I’ve spent most of the past two weeks creating space for myself — creating creative space, that is. It’s been an interesting experiment with the time I have available to pursue creative activities. I’ve thought of some parallels between this time experiment and Lent.
The idea behind Lent is that you remove something from your daily routine — it could be dietary, behavioral, or material — and allow that space to fill up with spiritual devotion. When you take away something, another something will come to occupy that space. The important thing, the revealing thing, is what new thing you allow to inhabit that emptiness.
Well, of course it’s not Lent, but my thoughts were drawn toward that sort of space creation due to two recent events: My husband and younger son went on a 12-day backpacking trip, and one of my colleagues at work took over my boss’s duties from me. The combination of those two events has provided me more time to create and to think creative thoughts.
The guys’ backpacking trip was lengthy — far more so than the usual 2-day weekender trip they enjoy. While they were gone, I was able to have simpler dinners for myself and my older son. I didn’t have to wait around for my husband to return from his sometimes lengthy commute before we sat down to dinner. Without my husband, I wasn’t indulging in the usual post-dinner wine-and-whinge session either. The college kid isn’t antisocial, but doesn’t hang out at the table much longer than it takes to eat and clear the dishes. So, I traded in the wine for iced tea, and was done with dinner much more quickly. Simpler evening routines meant that I had over an extra hour to knit each evening.
At work, I have been doing my boss’s job as well as my own for six months. Having both responsibilities means that my mind is pretty much always occupied with work stresses. Although I’ve gotten a fair amount of knitting done in the past months, it’s had to be fairly simple, because my mind has been so crowded with work thoughts that I wasn’t able to work on my own designs or do much of anything that’s required a lot of mental work. That changed recently when another colleague of mine stepped in to take a turn at doing my boss’s work, freeing me up to attend to just my own work.
The difference in my creative life has been striking. When I’m knitting, I’m able to think about, well, knitting. I can start working on designing my husband’s Aran sweater. Beyond knitting, I can contemplate how to redecorate the newly freed-up college kid’s room. Between having more time to knit as of late, plus being freed of the mental churn about work that I’ve experienced for half a year, I’ve been able to be so much more productive in my creative life, and it’s been at once calming and energizing.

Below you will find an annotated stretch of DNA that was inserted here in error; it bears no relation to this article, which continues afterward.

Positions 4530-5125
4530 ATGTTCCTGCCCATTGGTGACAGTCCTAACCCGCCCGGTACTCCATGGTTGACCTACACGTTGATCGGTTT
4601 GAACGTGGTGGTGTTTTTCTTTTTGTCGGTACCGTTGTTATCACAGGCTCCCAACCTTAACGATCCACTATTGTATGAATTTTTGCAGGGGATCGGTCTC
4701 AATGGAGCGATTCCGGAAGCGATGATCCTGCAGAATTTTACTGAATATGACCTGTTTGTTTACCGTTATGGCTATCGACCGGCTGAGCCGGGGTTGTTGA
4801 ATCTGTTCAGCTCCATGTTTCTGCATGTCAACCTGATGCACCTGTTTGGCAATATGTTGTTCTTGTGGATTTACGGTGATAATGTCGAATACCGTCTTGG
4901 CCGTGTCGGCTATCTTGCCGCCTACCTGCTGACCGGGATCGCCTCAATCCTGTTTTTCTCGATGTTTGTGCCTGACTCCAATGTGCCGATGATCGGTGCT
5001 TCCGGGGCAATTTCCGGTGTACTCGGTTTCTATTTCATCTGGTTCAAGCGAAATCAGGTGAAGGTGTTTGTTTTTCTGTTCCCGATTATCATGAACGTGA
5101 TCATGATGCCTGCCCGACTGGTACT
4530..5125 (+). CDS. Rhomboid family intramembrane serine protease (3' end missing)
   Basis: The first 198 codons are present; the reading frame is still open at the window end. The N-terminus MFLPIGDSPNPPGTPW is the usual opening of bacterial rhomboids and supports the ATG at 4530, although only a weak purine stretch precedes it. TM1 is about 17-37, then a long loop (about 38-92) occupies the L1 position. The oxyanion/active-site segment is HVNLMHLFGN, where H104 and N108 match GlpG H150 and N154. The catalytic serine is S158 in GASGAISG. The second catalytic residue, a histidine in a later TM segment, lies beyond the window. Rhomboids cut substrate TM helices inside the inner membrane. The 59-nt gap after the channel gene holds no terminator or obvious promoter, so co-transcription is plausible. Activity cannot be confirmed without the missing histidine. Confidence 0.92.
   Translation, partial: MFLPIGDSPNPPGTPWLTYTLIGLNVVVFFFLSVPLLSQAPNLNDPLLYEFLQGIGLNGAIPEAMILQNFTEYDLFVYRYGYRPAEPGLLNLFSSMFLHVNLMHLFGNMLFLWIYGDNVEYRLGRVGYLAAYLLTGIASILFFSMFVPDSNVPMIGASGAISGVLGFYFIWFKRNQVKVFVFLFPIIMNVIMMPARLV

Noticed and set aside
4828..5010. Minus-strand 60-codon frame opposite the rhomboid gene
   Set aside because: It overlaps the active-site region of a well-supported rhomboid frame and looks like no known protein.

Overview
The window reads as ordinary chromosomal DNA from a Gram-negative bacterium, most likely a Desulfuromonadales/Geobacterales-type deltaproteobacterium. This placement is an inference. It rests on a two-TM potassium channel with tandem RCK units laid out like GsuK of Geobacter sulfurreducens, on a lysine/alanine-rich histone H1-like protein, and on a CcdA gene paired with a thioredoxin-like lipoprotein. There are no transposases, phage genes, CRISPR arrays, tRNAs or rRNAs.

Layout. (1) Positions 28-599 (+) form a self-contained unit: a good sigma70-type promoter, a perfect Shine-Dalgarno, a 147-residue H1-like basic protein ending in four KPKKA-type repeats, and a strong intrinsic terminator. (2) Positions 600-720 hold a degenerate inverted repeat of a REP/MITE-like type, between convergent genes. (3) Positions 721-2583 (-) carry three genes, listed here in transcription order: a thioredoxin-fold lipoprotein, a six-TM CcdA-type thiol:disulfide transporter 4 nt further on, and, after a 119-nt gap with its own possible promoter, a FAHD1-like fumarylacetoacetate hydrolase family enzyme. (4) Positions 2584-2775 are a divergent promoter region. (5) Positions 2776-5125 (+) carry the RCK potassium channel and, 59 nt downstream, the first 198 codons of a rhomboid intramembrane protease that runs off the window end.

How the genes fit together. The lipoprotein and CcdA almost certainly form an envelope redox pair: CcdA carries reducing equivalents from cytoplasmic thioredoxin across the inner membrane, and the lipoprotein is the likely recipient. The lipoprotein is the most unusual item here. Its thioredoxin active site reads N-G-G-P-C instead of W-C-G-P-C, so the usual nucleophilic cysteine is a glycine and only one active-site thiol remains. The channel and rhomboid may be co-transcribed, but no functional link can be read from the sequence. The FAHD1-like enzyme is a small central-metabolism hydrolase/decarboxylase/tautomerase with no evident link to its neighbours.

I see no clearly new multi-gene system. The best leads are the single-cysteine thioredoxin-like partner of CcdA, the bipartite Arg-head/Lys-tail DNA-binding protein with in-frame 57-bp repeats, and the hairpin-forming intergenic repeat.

I’ve finished two projects in the past two weeks. The first is the second Encompass Cowl I’ve made:
I really like the berry colors of this yarn, Cascade 220 Paints. For this cowl, I made the squares a little smaller than called for in the pattern, plus I did just three repeats instead of four, so that I could add an inch of ribbing to each long end of the cowl and still come up with something that’s about 8 inches wide. (More details are on my Ravelry page).
This is a detail showing the stitches:
Of the two, the top photo shows the true colors better.
The other project is this Berruti Hat, which was featured in the 2013 Knitting Calendar:
I had a little yarn left over from the first Encompass Cowl, so I decided to make a coordinating hat. The geometry of this hat is such that the band is a little loose compared to the crown. If I make this again (and I probably will, as it’s a fast way to use up a spare skein), I’ll probably add an inch to the ribbing to ensure that it comes down over the ears nicely, and do the ribbing with a smaller needle.
The back of the hat is plain knitting:
The guys return from their backpacking trip today. I’ll go back to our usual evening routine, which has its own rewards. While it’s been nice to have more time to devote to knitting, I also enjoy making more elaborate meals and taking the time to appreciate them and my family’s company after a busy day. One thing I’m glad I don’t have to give up — doing just one job at work. I’ve created a more-or-less permanent space for myself to be creative, and I’m looking forward to enjoying that space as I start on my fall and winter knitting and sewing projects.